Addressing Errors while Encouraging Students in the World Language Classroom
Learning in general is often more successful with bold practice and a willingness to make mistakes. Overcorrection from teachers, however, can discourage learners. In the September 21 #Langchat, teachers discussed how to correct student output while still encouraging them to put forth effort.
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Determining the Errors to Correct
It is sometimes difficult for #Langchat teachers to determine which language errors should be corrected. Because the affective filter (a learner’s general emotional attitude toward learning) is often high in a world language classroom, #Langchat teachers know that it is not always helpful to correct every mistake a student makes. What constitutes output worth correcting? @SraWilliams3 said, “the longer I’ve taught, the less I feel the need to correct output. I only [correct] if I can’t understand at all.” Corrections should be made “when the error changes the meaning of what they were trying to say,” according to @SraStephanie. @MmeJGillespie shared, “it depends on the student. Some are shy and I don’t want to discourage their attempts to speak. [Instead], I usually rephrase what’s said.”
Addressing errors without resorting to the native language
Staying in the target language can be tricky when correcting student output. There are a variety of ways to correct while remaining in the target language. @SraMarconi260 shared that she stays in the target language “by rephrasing the questions and modeling the correct pronunciation for the students to follow.” @Profedenham said, “It’s back to modeling with gestures. Also, use visuals, I have word and verb walls all over my room. Pointing works too.” @PRHSspanish shared, “I stopped recasting last year so much and experimented with framing it in the perspective of their response. ‘¿Me gusta?’” Of course, “accuracy comes from lots of ACCURATE comprehensible input, with opportunities for output with real feedback” (@KrisClimer).
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Correcting Errors Based on Levels
#Langchat participants shared how they vary the way in which they correct errors based on the level that they are teaching. For @jaybeekay518, “lower levels get written and spoken reframing to reinforce nuances both ways–upper levels get verbal negotiation of meaning.” Elementary Spanish teacher @MundodePepita shared, “with my Kindergarteners I rarely correct directly; by 4th grade we are refining more directly when appropriate. Communication is key.” Some #langchat teachers find that there should not be any differences for correcting errors based on a student’s level. For example, @jnowak_asl said, “I don’t think it looks different from level to level. I ask them to try their best and I help them be the best they can be.” @LauraErinParker also shared, “I don’t think my approach to feedback changes – just the proficiency that students have reached changes.”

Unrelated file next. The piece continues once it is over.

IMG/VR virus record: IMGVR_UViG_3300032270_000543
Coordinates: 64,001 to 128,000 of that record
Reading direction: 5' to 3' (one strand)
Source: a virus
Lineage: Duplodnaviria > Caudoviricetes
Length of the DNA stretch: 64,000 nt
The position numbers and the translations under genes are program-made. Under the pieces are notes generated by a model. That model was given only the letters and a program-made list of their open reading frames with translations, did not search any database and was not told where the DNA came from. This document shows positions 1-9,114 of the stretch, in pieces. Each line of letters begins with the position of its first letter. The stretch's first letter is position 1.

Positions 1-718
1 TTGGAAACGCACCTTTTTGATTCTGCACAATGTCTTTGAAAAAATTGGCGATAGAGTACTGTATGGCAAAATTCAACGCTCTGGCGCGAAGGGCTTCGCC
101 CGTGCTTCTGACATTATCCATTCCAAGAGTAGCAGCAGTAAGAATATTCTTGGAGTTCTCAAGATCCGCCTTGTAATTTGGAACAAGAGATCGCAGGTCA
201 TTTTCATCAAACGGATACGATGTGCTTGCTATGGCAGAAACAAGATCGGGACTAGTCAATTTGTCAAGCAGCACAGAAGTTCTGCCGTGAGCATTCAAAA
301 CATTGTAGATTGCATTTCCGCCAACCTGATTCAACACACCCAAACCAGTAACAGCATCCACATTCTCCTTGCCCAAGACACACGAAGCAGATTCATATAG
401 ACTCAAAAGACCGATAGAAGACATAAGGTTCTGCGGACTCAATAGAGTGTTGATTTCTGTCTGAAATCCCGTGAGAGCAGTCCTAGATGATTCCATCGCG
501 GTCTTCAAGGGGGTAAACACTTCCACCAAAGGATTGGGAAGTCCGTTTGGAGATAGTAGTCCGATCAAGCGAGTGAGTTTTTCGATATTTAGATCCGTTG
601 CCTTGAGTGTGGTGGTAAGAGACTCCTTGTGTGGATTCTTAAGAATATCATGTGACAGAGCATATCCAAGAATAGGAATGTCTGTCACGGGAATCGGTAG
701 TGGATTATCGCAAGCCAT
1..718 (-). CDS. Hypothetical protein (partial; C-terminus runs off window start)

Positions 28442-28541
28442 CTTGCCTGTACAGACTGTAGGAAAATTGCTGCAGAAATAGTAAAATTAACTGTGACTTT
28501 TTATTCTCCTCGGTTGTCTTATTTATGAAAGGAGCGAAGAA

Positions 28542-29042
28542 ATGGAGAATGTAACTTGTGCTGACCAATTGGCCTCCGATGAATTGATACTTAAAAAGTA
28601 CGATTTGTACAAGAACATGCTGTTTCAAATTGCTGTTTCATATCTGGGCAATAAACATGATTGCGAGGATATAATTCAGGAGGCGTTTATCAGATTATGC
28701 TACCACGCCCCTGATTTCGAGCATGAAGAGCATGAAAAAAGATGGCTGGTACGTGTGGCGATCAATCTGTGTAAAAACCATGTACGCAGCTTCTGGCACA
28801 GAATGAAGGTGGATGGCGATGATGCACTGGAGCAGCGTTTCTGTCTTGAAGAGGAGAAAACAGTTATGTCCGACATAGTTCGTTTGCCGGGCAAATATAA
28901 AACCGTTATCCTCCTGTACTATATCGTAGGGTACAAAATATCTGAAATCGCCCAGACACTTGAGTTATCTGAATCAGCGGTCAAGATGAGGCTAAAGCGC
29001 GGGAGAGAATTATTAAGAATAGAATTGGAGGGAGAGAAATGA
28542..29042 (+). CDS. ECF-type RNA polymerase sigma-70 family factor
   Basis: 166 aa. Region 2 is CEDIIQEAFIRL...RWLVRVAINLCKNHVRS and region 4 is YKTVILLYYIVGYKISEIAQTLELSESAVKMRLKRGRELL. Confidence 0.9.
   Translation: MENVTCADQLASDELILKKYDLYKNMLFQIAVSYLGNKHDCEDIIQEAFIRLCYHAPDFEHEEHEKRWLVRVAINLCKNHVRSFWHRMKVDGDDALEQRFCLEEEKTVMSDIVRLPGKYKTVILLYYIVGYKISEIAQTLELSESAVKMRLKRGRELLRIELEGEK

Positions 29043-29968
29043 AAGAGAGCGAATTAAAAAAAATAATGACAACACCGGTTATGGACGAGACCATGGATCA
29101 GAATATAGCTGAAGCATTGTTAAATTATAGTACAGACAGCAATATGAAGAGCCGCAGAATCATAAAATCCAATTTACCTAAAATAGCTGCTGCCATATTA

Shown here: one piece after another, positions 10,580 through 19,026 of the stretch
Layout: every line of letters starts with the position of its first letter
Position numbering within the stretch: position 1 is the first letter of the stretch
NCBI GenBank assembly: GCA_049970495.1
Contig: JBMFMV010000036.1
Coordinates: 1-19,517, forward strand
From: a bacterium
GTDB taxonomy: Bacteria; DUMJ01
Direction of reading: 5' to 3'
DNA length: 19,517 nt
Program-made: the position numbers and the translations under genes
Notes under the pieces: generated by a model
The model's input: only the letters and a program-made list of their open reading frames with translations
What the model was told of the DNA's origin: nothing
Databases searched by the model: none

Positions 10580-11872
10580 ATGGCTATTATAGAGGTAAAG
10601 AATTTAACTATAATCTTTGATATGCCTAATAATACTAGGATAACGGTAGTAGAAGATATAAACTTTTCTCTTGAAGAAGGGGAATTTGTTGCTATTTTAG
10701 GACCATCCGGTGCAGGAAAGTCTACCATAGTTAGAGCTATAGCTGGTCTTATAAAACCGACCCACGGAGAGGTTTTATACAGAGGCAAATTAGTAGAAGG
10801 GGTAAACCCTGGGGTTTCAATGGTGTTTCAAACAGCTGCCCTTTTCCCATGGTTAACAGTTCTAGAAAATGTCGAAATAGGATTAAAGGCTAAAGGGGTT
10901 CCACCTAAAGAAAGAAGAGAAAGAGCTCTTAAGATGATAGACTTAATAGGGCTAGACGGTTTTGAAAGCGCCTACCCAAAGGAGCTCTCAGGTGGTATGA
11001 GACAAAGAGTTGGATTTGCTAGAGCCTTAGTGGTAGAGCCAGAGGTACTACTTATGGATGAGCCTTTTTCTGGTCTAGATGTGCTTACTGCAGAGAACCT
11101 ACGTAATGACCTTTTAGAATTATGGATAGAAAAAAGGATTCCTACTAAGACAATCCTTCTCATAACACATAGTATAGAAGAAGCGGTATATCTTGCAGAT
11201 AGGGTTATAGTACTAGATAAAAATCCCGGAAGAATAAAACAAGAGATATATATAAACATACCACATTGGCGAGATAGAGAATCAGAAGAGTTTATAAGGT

Different ways to Correct Output
There are many ways to correct errors in output without bringing discouragement into the classroom.
- @SraWilliams3 said, “I think circling* has been a gem to help with corrections. REPEAT REPEAT REPEAT.” *circling: a TPRS technique in which a teacher asks questions involving very similar information but changing one or two details, e.g. “Who went to the store?” followed by “Did the boy go to the store?”
- @SraDentlinger shared, “if I’m working on a reading, I bold or underline concepts we’re working with to remind them.”
- @SraMcNeilly said, “have students self-evaluate proficiency skills and choose their own practice for improvement.”
- @Oraib_Mango encourages through “a lot of listening and reading and repetition with different activities.”
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After mistakes and errors are made, #Langchat teachers find it important to encourage students to try again. “Celebrate success, choose 1-2 things that could help them move up proficiency wise” (@SraWilliams3). @jnowak_asl said, “I make my errors obvious to them to try to show everyone makes mistakes. I don’t expect perfection, just their best effort.” Go beyond the feedback on errors. @Srta_Zeiner said, “provide students the opportunity to use the feedback to revise and resubmit. Don’t let your corrections be the be-all end-all.” @MundodePepita, explained that “our tone, facial expressions, and body language are key to making our students feel we are helping them, even when we need to correct.” Finally, it is important to remember to “lay the groundwork. Show kids you care about them and their learning way before corrections” (@SraStephanie).
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Is there a topic you would like to discuss in the coming weeks? Check out our #Langchat wiki and tell us your ideas! Thank you so much to all those who participated in the #Langchat on Addressing Errors while Encouraging Students in the World Language Classroom. Thank you to our lead moderator, Elizabeth (@SraDentlinger), for her hard work and contributions!